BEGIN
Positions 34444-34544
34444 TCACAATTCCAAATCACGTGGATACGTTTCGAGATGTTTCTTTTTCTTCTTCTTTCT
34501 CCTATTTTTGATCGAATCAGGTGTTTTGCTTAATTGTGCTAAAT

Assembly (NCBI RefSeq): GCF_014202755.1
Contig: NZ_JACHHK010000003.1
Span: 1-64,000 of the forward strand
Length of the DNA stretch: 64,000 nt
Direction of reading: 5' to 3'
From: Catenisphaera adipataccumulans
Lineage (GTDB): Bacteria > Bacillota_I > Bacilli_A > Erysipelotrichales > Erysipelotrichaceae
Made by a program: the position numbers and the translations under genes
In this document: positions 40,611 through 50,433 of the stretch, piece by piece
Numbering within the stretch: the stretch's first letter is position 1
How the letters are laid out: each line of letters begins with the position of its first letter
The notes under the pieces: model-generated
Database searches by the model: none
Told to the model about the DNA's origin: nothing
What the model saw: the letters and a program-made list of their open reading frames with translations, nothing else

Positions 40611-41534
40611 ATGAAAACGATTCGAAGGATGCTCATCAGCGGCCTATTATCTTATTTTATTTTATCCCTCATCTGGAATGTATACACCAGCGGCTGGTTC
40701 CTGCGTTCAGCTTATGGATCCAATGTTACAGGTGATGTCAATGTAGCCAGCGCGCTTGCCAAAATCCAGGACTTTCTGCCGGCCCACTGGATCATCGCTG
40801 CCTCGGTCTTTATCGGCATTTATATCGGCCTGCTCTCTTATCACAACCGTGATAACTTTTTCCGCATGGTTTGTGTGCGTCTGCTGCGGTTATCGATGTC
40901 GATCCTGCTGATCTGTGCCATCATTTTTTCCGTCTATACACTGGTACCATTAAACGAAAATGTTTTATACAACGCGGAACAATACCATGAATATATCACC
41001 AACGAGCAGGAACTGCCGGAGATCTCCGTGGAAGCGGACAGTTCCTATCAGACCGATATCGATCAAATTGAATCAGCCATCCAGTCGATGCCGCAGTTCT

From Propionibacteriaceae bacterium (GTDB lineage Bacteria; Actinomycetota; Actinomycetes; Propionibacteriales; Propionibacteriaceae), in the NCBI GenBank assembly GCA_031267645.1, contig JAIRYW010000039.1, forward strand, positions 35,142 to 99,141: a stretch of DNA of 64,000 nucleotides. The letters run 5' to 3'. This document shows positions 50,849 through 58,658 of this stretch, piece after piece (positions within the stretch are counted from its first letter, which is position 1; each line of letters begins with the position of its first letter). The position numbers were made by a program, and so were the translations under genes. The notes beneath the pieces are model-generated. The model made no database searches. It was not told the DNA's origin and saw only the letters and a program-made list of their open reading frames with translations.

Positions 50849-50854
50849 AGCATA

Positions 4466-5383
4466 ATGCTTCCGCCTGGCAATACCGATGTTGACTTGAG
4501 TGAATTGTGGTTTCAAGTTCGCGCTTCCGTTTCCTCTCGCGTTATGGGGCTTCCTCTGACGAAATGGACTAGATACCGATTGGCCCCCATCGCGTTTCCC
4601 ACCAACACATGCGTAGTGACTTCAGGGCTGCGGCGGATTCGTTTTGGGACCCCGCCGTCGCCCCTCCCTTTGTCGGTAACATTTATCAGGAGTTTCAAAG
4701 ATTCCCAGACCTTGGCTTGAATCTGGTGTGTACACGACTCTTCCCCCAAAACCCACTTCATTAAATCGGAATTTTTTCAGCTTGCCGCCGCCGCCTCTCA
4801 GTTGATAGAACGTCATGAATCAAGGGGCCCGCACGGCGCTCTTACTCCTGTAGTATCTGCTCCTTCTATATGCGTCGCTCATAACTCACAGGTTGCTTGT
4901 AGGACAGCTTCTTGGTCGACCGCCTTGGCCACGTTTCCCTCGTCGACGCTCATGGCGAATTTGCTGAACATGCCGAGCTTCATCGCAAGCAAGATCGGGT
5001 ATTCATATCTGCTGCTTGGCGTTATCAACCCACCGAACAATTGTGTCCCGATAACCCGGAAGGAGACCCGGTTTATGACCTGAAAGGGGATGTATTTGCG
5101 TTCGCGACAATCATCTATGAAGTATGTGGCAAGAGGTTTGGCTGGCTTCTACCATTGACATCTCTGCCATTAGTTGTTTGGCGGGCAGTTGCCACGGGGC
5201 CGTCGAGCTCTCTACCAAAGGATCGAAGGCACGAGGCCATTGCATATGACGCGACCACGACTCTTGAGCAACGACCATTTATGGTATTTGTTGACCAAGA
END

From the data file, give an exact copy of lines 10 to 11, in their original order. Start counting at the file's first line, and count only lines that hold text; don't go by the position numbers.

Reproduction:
Lineage (GTDB): Bacteria > Bacillota_I > Bacilli_A > Erysipelotrichales > Erysipelotrichaceae
Made by a program: the position numbers and the translations under genes